WASHINGTON (AP) -- Some specialists reacting to the latest study on bed rest for troubled pregnancies are calling on doctors to refrain from assuming that taking it easy can't hurt a pregnant woman.
Doctors have known for years that there's no good evidence in favor of bed rest and the latest research suggests that not only does bed rest not prevent premature birth in troubled pregnancies, it may make things worse.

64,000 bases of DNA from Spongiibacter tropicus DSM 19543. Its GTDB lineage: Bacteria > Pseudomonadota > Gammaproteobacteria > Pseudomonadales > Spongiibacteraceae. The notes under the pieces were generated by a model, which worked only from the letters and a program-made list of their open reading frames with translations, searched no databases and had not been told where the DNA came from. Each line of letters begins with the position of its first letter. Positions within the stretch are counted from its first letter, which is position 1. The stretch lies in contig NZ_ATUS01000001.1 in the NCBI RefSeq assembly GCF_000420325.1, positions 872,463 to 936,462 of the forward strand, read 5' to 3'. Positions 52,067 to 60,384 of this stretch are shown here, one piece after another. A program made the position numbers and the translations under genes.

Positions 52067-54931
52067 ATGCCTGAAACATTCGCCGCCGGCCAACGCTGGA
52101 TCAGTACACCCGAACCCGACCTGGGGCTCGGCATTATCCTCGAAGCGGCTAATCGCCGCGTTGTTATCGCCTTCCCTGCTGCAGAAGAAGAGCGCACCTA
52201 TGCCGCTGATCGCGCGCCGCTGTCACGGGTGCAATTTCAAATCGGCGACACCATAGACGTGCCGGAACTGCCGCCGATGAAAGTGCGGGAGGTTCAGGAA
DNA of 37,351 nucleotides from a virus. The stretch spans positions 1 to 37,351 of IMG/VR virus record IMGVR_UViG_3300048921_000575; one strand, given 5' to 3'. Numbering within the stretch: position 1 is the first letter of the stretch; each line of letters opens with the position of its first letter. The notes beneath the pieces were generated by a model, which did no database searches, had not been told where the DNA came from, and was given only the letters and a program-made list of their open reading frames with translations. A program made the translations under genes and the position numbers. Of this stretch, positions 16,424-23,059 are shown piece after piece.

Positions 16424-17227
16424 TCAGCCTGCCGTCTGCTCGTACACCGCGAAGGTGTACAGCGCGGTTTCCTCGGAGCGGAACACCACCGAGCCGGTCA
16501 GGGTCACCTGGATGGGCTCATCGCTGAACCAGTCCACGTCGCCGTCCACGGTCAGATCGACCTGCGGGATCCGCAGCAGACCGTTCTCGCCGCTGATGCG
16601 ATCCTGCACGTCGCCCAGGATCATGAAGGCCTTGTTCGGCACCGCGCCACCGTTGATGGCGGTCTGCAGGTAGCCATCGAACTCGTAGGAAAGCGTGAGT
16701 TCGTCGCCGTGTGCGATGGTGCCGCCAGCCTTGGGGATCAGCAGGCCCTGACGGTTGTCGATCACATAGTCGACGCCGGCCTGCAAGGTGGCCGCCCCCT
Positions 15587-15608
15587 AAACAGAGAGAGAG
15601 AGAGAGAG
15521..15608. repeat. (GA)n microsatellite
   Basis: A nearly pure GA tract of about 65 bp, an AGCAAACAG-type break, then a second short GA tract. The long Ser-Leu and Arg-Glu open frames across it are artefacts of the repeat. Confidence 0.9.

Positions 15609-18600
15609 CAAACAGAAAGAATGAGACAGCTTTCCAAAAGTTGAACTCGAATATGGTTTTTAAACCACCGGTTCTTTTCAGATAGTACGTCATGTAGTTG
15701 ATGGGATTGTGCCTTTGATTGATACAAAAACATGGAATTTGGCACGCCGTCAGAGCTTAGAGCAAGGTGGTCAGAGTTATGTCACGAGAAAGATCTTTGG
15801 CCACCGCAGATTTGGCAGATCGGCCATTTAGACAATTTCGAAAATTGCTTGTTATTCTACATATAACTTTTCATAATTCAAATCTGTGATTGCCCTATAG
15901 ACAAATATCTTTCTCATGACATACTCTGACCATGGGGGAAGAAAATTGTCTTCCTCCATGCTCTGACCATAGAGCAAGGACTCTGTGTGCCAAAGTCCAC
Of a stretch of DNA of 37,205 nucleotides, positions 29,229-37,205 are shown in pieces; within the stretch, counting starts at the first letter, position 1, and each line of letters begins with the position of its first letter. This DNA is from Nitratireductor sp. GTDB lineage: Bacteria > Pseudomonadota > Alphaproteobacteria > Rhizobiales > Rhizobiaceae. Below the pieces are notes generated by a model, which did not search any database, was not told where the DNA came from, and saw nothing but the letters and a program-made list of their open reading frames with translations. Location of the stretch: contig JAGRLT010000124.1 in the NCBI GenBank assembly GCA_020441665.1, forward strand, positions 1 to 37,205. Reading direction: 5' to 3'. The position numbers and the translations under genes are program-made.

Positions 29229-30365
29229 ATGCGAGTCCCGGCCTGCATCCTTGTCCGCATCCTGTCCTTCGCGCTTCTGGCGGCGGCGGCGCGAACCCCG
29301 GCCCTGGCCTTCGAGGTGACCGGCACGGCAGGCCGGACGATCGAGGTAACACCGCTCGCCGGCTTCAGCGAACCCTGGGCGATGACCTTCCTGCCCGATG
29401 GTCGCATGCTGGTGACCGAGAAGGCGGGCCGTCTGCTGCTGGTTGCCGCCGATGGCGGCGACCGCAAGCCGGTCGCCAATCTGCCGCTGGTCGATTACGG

Nearly 40 percent of the 646 pregnant women enrolled in the latest study were prescribed some type of activity restriction. The surprise: Some 37 percent of women who took the precautions had a premature baby, compared with just 17 percent of the women who didn't scale back. The research is in Obstetrics & Gynecology.
The latest research has spurred a call for strict studies to finally settle the controversy.
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